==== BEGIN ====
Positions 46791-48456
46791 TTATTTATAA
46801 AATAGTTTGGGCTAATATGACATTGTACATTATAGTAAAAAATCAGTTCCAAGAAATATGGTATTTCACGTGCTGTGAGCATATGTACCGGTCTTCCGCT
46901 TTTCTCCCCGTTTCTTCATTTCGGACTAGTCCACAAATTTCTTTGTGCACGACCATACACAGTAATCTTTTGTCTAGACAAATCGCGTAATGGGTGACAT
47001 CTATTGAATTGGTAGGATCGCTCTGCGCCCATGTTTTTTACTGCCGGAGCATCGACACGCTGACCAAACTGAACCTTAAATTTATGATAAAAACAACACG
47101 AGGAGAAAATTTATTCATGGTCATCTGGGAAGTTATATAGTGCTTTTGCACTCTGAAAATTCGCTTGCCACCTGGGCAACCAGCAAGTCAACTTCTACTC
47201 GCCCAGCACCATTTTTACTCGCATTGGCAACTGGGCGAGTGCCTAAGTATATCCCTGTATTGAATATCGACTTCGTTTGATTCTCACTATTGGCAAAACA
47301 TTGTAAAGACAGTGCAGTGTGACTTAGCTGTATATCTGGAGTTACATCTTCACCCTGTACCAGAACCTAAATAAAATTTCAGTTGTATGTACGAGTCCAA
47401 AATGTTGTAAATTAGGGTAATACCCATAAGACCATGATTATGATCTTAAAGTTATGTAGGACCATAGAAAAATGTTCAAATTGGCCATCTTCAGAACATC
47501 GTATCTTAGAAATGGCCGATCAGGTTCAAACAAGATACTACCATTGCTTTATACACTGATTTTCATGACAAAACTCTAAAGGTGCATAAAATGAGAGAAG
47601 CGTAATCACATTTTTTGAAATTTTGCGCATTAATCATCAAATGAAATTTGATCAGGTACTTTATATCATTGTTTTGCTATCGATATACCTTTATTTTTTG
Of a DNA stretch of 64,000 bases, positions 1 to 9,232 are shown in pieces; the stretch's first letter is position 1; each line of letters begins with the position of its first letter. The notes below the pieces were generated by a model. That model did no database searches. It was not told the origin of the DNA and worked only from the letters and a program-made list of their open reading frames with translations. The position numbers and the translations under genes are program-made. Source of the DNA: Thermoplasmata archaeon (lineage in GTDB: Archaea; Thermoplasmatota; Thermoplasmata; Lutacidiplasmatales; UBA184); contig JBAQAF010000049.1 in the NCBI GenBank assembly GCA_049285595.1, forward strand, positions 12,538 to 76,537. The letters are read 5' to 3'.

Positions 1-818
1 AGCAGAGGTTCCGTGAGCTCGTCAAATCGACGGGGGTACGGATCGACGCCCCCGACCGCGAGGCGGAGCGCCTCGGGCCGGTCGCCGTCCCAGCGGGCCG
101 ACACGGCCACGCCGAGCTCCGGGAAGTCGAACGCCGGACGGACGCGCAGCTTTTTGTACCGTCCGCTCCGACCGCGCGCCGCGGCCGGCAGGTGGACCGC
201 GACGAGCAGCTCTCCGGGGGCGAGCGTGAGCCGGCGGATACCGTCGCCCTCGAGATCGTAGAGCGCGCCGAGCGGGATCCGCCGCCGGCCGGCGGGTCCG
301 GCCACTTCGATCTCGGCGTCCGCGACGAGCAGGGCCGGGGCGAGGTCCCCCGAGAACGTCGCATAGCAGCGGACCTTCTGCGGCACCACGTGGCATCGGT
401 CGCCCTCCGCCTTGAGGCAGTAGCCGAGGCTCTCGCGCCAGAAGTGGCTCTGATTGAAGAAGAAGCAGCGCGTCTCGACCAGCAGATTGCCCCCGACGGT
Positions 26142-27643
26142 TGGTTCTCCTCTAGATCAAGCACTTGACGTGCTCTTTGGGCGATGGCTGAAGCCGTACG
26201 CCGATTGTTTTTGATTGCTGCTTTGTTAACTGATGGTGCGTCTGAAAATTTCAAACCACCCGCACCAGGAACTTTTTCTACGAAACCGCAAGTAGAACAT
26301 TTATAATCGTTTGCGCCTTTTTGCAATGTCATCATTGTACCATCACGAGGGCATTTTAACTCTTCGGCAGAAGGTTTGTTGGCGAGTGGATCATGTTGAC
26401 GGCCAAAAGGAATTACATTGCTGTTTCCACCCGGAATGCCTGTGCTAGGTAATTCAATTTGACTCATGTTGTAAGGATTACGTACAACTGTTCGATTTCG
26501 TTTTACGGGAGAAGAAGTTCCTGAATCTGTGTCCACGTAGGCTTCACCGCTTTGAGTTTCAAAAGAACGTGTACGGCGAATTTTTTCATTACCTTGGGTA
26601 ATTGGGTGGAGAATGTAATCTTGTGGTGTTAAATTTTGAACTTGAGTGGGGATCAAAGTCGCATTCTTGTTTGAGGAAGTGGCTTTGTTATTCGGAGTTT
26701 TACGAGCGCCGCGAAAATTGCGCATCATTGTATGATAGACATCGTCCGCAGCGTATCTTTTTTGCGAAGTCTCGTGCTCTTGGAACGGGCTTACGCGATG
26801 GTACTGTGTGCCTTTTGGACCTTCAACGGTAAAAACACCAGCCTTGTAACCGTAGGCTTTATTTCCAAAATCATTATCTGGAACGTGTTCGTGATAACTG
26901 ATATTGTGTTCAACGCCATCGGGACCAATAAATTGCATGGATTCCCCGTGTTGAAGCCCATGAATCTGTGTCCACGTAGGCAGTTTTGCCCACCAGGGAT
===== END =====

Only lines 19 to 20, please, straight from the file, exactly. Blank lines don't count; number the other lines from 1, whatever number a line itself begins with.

Positions 26142-27643
26142 TGGTTCTCCTCTAGATCAAGCACTTGACGTGCTCTTTGGGCGATGGCTGAAGCCGTACG